The official spoke on condition of anonymity because he was not authorized to disclose the information, which was not included in the report.
According to the report, 10 Pamir Airways pilots were paid $320,000 in salaries between March 2008 and November 2010 under the description of “pilots of cash delivery.”
The report said the Afghan attorney general’s office recently asked for international assistance in tracking the funds abroad but the request was limited to help from four countries — Switzerland, France, Britain and India — for information on funds tied to the former top two bank executives.
The report also criticizes the attorney general’s office for not undertaking a substantial probe into the bank until April 2011 — a year after the news of the bank’s problems surfaced, eight months after nervous customers ran to withdraw deposits and five months after the central bank had asked the attorney general’s office to start a criminal investigation.
The indictment names more than 20 bank executives, bank employees, central bank workers and others who allegedly benefited from the fraud. The charges include money laundering, misuse of authority, using counterfeit documents and opening accounts under pseudonyms. But the report claims the indictment is tainted by political influence.
“Information received during the inquiry indicates that the final decision about who to indict was made at the political level in the spring of 2011 by a high-ranking committee — and that prosecutors from the attorney general’s office were called in to amend the indictment to conform to the decisions taken,” the report said.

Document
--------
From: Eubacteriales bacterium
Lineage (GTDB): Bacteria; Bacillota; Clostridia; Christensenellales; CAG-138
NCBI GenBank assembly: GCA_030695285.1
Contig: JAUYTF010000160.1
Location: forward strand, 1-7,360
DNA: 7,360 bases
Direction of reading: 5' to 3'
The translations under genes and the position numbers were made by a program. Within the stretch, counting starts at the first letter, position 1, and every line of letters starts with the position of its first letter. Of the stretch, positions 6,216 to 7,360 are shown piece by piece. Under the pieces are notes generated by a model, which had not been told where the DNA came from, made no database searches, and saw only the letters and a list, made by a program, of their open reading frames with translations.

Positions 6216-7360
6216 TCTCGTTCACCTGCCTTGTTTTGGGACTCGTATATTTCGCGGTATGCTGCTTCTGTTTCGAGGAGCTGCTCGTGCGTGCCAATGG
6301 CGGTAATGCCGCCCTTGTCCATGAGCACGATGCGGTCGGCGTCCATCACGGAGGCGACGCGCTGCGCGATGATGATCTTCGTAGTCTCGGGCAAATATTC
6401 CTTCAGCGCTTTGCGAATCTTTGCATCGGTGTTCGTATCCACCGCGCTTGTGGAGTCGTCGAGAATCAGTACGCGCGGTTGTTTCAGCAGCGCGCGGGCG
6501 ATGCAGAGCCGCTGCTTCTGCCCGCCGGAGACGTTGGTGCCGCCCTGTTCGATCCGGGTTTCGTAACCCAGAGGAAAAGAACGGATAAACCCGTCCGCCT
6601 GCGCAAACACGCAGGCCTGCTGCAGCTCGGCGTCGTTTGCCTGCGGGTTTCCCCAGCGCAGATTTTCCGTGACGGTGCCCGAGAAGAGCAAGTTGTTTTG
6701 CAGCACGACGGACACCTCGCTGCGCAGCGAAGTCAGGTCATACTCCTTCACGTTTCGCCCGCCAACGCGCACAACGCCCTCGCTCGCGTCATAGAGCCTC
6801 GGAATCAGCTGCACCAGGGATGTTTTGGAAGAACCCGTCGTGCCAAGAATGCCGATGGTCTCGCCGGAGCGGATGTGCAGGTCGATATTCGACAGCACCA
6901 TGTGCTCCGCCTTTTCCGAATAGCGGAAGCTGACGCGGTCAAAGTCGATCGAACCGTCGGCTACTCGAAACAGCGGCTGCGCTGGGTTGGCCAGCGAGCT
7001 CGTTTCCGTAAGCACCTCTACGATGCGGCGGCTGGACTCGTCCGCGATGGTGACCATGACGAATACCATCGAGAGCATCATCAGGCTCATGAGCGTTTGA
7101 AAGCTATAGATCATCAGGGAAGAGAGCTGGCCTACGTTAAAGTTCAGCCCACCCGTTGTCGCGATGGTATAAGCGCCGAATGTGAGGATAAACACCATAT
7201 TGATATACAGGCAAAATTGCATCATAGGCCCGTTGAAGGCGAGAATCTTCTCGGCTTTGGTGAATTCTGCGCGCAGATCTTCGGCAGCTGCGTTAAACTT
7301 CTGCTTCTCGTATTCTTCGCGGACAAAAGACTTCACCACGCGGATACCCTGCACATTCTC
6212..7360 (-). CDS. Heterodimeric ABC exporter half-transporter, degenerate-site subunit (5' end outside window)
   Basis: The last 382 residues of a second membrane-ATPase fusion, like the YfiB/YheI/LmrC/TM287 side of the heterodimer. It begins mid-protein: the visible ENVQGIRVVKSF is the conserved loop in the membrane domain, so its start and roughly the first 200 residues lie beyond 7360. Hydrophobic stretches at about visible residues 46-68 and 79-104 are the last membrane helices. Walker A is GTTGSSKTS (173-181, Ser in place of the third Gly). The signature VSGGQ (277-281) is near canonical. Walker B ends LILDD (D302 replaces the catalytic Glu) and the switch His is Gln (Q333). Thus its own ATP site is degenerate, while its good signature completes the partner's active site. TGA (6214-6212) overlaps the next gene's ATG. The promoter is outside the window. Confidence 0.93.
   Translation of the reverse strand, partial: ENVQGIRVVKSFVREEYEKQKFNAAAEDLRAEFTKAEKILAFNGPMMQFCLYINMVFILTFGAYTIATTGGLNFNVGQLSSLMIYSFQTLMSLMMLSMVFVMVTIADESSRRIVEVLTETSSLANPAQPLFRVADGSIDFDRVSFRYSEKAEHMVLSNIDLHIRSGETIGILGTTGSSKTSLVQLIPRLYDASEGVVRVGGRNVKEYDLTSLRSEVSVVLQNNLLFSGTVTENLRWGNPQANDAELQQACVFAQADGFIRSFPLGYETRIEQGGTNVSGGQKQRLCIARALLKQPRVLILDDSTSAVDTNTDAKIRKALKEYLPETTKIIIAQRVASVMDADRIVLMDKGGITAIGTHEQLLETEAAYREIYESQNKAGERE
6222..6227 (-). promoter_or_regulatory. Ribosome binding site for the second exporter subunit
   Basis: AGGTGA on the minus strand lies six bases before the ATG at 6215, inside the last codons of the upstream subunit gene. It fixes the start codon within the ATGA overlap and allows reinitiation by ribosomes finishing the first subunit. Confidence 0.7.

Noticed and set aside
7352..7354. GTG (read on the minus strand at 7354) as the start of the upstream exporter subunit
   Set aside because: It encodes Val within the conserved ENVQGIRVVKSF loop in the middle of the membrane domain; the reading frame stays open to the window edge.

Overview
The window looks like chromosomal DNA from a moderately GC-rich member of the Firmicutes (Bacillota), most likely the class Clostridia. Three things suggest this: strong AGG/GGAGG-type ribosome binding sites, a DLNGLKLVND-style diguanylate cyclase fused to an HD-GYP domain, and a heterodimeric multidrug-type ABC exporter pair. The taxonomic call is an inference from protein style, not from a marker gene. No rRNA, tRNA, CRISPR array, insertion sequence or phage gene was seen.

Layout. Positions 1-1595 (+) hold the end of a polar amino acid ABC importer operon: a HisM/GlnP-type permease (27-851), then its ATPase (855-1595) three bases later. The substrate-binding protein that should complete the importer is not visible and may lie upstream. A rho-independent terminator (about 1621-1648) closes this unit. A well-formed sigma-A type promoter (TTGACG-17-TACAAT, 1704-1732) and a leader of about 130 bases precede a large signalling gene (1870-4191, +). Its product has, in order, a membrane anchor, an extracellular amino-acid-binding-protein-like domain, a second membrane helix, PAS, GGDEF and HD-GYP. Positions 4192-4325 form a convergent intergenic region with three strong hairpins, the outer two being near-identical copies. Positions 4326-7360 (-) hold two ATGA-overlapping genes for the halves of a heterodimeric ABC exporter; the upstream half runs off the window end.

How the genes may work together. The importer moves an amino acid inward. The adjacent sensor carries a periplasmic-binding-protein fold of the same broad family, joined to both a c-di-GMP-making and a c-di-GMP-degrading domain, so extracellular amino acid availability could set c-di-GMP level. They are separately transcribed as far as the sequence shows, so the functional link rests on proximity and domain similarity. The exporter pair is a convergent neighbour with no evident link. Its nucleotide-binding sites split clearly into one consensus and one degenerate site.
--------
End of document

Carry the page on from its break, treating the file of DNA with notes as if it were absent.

Basir Azizi, a spokesman for the attorney general’s office, said Tuesday that the Kabul Bank case was not treated as a political issue.
“We strongly reject any comments that the attorney general’s office dealt with this case as a political issue,” he said.
The committee also is critical of the special tribunal that Karzai created to hear the case. The report said the tribunal has had off-the-record meetings with accused individuals and potential witnesses, has conducted its own probes on the sidelines and has held meetings with shareholders, urging them to repay money — a job tasked to the receivership.
As of Oct. 31, the receivership has recovered $135.3 million in cash as well as assets with a book value of $181.1 million, according to the committee.
The report gives the Afghan central bank credit for carrying out various examinations of the bank, saying it tried to take enforcement measures or corrective actions four times after consistently spotting regulatory violations. But the committee said that unless the central bank and other Afghan institutions move to operate independently, stand up to political interference and hold wrongdoers accountable, the Afghan government will never be able to sustain a fully functioning democracy.
The report said $861 million, or 92 percent of Kabul Bank’s loan book, went to 19 individuals and companies. Among them are key bank shareholders, including Sherkhan Farnood, the former bank chairman and a world-class poker player, former chief executive officer Khalilullah Ferozi, and the brothers of Karzai and first Vice President Mohammad Qasim Fahim.
Other bank funds — an estimated $66 million — were spent on lavish expenses, cars, rent, bonuses, salary advances and salaries for employees that did not exist
In 2009, the central bank advised Afghan banks to refrain from making political contributions in the presidential campaign.
“This letter was not enough to dissuade Kabul Bank, which reportedly provided millions of dollars to the campaign of at least one presidential candidate — in addition to dozens of cars, and payment of the entire media campaign including billboards and television advertisements,” the report said.
Associated Press writer Rahim Faiez contributed to this report.